Enjoy the sound of silence
Many of us are so used to the assault and battery of 21st-century noise levels that we don’t question them. Apart from the irritation, the bigger problem, according to the World Health Organisation (WHO), is that noise can seriously harm our health. Excessive noise can cause high blood pressure and cardiovascular problems, as well as impair hearing, reduce performance at school and work, and provoke stress responses that lead to physical illness.
WHO cites transport noise as the biggest cause. Many people simply can’t get away from it so the only solutions are double glazing windows, wearing earplugs at night or investing in ‘white noise’ machines that use sounds such as waterfalls or wind blowing through trees to divert the brain from intrusive sound.
Enjoy the sound of (near) silence by popping into a quiet park or church, or sitting by a river for a few minutes.
Actress Poppy Elliott is the managing director of Quiet Mark (www.quietmark.com), a not-for-profit trading arm of the Noise Abatement Society, which sprang from the volume of complaints to its helpline about the cacophony from everyday technology, from hair-dryers to washing machines: ‘One person complained their new fridge sounded like a hungry alien,’ she says.
Quiet Mark has approved a range of everyday products to reduce the stress of noise pollution. Some are big investments, such as Lexus cars, but others are more affordable.
Poppy loves the Russell Hobbs Serenity kettle, £39.99, and her Bio Ionic Whisper Light hairdryer, £125 (buy via www.quietmark.com)
CARRY ON, CHAPS: HOW TO SOLDIER ON WITH WINTER SKIN
Elizabeth Arden’s classic Eight Hour Cream Skin Protectant is a legend among its millions of fans for year-round use on all skin problems from wind-chapped ‘skiing’ skin to sunburn.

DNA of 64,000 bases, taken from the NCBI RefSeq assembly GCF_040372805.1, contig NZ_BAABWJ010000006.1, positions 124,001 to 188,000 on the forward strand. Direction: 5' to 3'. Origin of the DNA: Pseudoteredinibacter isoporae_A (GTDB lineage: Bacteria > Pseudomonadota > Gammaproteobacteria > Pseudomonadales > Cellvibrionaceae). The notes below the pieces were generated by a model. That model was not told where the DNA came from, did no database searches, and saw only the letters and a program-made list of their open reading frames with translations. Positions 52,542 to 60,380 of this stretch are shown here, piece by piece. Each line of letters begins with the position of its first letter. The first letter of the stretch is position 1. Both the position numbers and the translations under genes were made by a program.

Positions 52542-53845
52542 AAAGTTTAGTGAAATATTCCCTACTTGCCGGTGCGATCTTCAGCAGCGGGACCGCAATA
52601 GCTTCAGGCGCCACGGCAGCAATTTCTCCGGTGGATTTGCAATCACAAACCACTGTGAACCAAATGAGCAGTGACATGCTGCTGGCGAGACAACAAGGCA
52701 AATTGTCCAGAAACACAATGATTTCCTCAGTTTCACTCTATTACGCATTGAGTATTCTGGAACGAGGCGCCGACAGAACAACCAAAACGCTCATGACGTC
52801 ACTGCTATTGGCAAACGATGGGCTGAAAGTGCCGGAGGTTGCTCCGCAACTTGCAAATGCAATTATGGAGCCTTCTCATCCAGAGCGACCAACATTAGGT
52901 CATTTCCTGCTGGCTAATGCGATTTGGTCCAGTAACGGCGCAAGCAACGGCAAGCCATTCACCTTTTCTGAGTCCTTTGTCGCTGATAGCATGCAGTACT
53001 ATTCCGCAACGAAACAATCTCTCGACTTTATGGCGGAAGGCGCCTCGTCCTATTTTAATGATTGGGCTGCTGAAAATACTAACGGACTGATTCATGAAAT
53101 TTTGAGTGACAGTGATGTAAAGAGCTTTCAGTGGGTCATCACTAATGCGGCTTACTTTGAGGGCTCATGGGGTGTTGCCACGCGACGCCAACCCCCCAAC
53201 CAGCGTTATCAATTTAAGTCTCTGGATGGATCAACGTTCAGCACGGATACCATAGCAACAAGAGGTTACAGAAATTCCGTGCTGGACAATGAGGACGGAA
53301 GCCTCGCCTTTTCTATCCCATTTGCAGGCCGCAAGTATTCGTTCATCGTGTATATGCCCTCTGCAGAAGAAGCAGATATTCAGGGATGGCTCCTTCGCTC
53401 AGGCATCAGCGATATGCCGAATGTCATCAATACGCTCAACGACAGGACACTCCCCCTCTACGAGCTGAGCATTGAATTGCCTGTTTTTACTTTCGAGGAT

The beauty balm counts some unlikely devotees including the Walking With the Wounded (WWTW) team of former soldiers who took it on their recent expeditions to the North Pole and Everest. Despite some initial manly scepticism, the team found that the cream worked on frostbite and blisters and prevented rubs forming on skin grafts and amputated limbs.
Private Jaco van Gass, who lost his left forearm and had severe shrapnel wounds to his left leg and torso, was first offered it in hospital: ‘It stopped the skin grafts drying out. It’s fantastic stuff. I used it on our expeditions – it made all the difference for frostnip on nose and cheeks.’
WWTW are now organising a multinational race to the South Pole in November and December 2013 (see their website www.walkingwiththewounded.org.uk for details) and once again the participants will be relying on Eight Hour Cream. Available nationwide, £20 for 50 ml at www.beautyexpert.co.uk - buy here
GIVE IT UP FOR A GOOD CAUSE
We like the Dry January campaign by Alcohol Concern, which is doable and practical. As the website (www.dryjanuary.org.uk) points out, if you give up alcohol for a month, you will feel better, save money, ditch hangovers and reduce your waistline.
You could get people to sponsor you and raise money for Alcohol Concern, which will go to raising awareness about the harmful effects of alcohol and for research. As a one-time alcoholic, now 34 years off drink and drugs, I can promise you will have just as good a time with soft drinks and natural highs.
SING FOR YOU SUCCOUR
As we know from the wonderful Gareth Malone, singing enhances your life. Community choirs provide support for military wives, people with dementia and strokes (www.alzheimers.org.uk), and also for those affected by cancer.
The Tenovus Sing for Life Choir pilot study was set up in South Wales with 30 participants, including people with cancer, carers and friends or family. Dr Ian Lewis, associate director of Research at Tenovus (www.tenovus.org.uk) says, ‘The increasing incidence of cancer means we need to find “survivorship programmes” not related to a person’s illness, in their own communities.’ Results of the study showed improved vitality, social function, mental and emotional health, and also pain relief.